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Iowa River
Iowa River.jpg
The Iowa River upstream of Marshalltown, Iowa
Map showing the Cedar (to the right) and Iowa (to the left) rivers
Physical characteristics
Main source Toolesboro, Iowa
42°51′38″N 93°36′50″W / 42.860524°N 93.6138214°W / 42.860524; -93.6138214
River mouth Belmond, Iowa
41°9′38″N 91°1′26″W / 41.16056°N 91.02389°W / 41.16056; -91.02389
Length 323 mi (520 km)
Basin features
River system Mississippi River

The Iowa River is a tributary of the Mississippi River in the state of Iowa in the United States. It is about 323 miles (520 km) long and is open to small river craft to Iowa City, about 65 miles (105 km) from its mouth. Its major tributary is the Cedar River.


It rises in two branches, the West Branch and East Branch, both of which have their headwaters in Hancock County, each about 38 miles (61 km) long and which join in Belmond.

The Iowa then proceeds roughly in a southeast direction, passing through the city of Iowa Falls, through a scenic valley to Steamboat Rock, then through the cities of Eldora, Marshalltown, Tama, and Marengo, and through the Amana Colonies in Iowa County. In Johnson County, it becomes impounded by the Coralville Dam in the Coralville Reservoir, which turns southward to the spillway. The river runs generally south and passes through Iowa City and the University of Iowa campus. A lowhead dam at Burlington Street in Iowa City is the last dam before the river's confluence with the Mississippi. South of Iowa City, it is joined in Washington County by the English River, and then in Louisa County it is joined by the Cedar River to flow into the Mississippi.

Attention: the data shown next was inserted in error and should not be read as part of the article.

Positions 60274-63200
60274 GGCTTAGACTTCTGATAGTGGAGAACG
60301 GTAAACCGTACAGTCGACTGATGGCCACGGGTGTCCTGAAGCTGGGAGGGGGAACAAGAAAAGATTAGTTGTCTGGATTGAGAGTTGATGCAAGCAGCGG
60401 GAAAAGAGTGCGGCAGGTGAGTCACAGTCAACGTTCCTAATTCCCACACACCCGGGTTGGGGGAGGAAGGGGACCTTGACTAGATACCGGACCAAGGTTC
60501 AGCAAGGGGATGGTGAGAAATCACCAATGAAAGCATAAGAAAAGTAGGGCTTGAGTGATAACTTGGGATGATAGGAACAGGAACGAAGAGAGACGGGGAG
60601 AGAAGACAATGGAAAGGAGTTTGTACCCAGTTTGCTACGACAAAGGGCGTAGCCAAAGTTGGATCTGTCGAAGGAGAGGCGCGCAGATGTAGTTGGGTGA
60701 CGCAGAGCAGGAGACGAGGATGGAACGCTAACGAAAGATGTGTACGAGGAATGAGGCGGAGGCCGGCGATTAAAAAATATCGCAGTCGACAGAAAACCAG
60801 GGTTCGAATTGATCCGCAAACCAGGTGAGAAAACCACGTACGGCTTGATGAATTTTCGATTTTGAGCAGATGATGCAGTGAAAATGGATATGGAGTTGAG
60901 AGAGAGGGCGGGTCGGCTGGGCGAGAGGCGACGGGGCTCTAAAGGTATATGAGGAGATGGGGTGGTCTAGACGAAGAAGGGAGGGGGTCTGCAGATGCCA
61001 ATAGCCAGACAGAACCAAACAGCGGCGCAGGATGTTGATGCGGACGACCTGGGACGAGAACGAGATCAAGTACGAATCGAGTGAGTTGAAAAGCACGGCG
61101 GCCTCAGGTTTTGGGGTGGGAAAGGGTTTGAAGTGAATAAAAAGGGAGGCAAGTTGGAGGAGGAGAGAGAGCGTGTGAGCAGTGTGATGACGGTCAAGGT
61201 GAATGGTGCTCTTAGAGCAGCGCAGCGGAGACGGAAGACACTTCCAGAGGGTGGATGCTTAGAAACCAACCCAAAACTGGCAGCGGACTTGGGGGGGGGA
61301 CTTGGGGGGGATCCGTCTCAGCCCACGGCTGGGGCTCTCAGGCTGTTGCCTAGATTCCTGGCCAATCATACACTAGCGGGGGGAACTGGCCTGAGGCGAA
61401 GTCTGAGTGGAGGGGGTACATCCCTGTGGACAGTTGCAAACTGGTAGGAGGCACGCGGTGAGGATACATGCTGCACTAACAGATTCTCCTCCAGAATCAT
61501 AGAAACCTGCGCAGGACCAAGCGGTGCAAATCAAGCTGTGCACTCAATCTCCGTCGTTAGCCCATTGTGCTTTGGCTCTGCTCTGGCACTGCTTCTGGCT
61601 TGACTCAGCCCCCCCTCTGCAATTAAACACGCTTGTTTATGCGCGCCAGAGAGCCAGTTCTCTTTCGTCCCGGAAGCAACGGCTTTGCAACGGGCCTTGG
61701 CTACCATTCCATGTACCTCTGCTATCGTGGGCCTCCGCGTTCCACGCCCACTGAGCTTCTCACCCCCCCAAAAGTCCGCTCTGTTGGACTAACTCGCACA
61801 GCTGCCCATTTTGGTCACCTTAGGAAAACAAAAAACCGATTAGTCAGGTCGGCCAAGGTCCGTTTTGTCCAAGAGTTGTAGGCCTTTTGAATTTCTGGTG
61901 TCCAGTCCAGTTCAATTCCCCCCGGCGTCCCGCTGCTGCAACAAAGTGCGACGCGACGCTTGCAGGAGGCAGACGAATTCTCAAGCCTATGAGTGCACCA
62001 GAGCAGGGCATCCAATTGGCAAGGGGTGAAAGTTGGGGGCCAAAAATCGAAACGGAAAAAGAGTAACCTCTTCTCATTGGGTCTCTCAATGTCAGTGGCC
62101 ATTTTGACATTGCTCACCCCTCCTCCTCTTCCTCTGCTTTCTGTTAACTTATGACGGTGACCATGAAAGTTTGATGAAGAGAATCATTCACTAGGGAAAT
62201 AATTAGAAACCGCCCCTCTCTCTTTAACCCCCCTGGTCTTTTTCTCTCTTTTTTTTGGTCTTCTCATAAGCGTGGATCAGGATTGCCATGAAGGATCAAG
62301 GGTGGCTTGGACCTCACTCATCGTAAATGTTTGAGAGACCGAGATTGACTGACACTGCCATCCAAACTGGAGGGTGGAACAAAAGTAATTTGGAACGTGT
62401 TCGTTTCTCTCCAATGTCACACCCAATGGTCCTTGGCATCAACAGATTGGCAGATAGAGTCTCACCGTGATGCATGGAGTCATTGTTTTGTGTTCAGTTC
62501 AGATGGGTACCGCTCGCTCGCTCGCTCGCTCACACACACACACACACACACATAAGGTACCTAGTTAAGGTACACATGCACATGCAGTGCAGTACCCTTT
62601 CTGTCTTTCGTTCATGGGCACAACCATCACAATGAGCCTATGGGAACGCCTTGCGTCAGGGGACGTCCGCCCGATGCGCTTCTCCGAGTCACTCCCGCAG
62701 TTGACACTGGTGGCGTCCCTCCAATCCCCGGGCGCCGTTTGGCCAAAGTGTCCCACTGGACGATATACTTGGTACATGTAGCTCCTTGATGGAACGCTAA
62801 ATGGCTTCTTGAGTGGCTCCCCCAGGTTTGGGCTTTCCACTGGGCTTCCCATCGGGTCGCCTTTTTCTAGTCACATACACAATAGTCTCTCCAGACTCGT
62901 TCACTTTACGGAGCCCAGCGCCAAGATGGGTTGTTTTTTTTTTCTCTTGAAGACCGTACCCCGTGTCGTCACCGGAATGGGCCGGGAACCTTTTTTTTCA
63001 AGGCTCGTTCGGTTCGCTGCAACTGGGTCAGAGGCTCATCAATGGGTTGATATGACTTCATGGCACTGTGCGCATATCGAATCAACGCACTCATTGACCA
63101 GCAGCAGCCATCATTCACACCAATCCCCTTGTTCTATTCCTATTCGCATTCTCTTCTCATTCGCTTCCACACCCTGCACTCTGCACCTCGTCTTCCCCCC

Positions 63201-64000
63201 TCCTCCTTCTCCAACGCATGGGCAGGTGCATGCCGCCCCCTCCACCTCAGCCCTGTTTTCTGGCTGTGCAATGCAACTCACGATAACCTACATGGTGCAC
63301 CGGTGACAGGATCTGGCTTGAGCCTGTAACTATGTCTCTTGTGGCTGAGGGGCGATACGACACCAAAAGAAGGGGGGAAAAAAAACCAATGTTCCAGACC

The Iowa River is noted for recreational and commercial fishing. Game fish include largemouth and smallmouth bass, walleye, northern pike, channel and flathead catfish, crappie and other panfish. The Coralville Reservoir is commercially fished for carp and buffalo fish.

Pine Lake State Park is located on the Iowa River at Eldora.


The Iowa can flood, notably in the June 2008 Midwest floods, and the Great Flood of 1993. The Cedar and its tributaries, including the Shell Rock River, can contribute to flooding events. It tore down the historical swinging bridge in Charles City, Iowa.

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